By Jim Warnken and Christi Sarlo
For Business Currents magazine
Greater Naples Chamber of Commerce
The little voice comes from the back seat — sometimes as soon as 10 minutes into the trip and often asked multiple times, especially as the destination gets closer.
If you have a child or have ever traveled to Disney World with kids, you have heard it before: are we there yet?
The boredom of a long car ride, combined with the anticipation of the exciting things that lie ahead is too much to contain. Although, as adults, we try to handle our impatience in a more dignified manner, we can experience some of the same emotions, but not always when it comes to a family vacation.
For struggling business owners or those out of work, the question of where our local economy is today and where it is headed, is a real concern. Are things improving? Will this be a good season? Are things getting better or have we reached what others call the "new normal"? Are we there yet?
As we did last year, we once again surveyed CEOs and business leaders on a number of topics pertaining to their business, external factors influencing their business, and the overall health of the economy. We also added a few new questions on issues that seem to be getting a lot of attention in the news.
The survey, conducted during November and December, produced responses from 201 organizations, an increase from the 140 we received last year. We thank those who completed the survey. As the voice of the business community, the Chamber needs this input to help guide their efforts. What follows are some of the more significant findings.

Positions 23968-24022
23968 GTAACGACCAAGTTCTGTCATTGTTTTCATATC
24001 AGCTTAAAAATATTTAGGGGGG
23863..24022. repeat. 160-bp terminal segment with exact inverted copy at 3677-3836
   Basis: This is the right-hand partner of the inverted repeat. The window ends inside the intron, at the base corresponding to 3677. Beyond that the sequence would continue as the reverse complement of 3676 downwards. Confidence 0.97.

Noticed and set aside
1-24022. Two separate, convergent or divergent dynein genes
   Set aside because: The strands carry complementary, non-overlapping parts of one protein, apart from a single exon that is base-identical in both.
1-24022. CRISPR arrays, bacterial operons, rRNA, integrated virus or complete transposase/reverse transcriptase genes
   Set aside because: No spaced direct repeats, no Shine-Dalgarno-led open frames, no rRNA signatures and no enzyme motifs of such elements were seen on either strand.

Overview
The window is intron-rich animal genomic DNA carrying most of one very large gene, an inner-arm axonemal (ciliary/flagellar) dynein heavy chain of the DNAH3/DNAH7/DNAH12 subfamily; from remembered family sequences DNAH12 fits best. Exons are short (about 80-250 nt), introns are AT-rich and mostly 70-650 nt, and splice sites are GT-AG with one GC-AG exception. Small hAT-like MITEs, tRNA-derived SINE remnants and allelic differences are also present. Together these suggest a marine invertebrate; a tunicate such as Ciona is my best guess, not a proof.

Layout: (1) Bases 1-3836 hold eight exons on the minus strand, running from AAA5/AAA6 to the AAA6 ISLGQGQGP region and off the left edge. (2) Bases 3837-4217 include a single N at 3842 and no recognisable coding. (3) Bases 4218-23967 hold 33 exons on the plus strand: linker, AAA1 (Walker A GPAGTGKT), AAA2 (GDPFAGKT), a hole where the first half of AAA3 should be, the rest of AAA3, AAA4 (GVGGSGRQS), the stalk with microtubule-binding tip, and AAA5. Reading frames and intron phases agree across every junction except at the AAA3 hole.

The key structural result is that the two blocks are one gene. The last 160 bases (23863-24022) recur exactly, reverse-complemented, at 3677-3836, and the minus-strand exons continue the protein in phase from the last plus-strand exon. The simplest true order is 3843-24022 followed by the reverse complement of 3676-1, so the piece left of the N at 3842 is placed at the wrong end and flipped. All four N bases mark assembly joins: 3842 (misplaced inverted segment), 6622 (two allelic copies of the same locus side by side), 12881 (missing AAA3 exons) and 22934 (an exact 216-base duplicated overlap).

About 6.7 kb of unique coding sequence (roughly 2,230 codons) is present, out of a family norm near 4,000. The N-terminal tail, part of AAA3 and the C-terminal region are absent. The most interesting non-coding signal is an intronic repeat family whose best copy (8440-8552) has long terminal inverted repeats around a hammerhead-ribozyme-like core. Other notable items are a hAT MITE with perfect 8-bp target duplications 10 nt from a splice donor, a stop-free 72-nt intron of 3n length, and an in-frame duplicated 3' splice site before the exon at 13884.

This year, there was greater participation from larger organizations. Last year, 16 respondents indicated that they employed over 100 people. This year, the number increased to 53 (there are roughly 250 organizations in Collier County that indicate they employ more than 100 people).
In terms of all responses, the largest number came from organizations categorized as banking/financial services/insurance (16.4 percent), legal/accounting/professional (15.9 percent), hospitality (11.4 percent), construction (9 percent), healthcare (8.5 percent) and not-for-profit (8.5 percent).
44 percent of those surveyed said they added staff in the past 12 months and 15 percent reduced staff. This compares to last year's responses of 34 percent and 21 percent, respectively. Clearly, this shows improvement. Fifty-one percent of businesses categorized as banks/financial services/insurance and 59 percent of healthcare enterprises increased staff, while 55 percent of governmental entities decreased staff.
Looking forward, 87 percent of businesses sense the economy is either improving or staying the same. Of those who believe economic activity is on the rise (44 percent of all responses) two-thirds plan to hire more staff. Those industries that appear to be doing the most hiring are real estate/development, legal/accounting/professional, hospitality and construction. Only 26 businesses (roughly 13 percent) felt the economy was declining. Of those businesses, only 5 planned to reduce staff in the coming year. Out of 201 organizations that responded to the survey, only 5 plan to reduce staff in the coming year.
Like last year, the perception that banks are not lending does not seem to reflect reality, at least as far as the survey respondents are concerned. Of the 59 companies that approached lenders for financing needs, 44 were successful. This is almost a 75 percent success rate.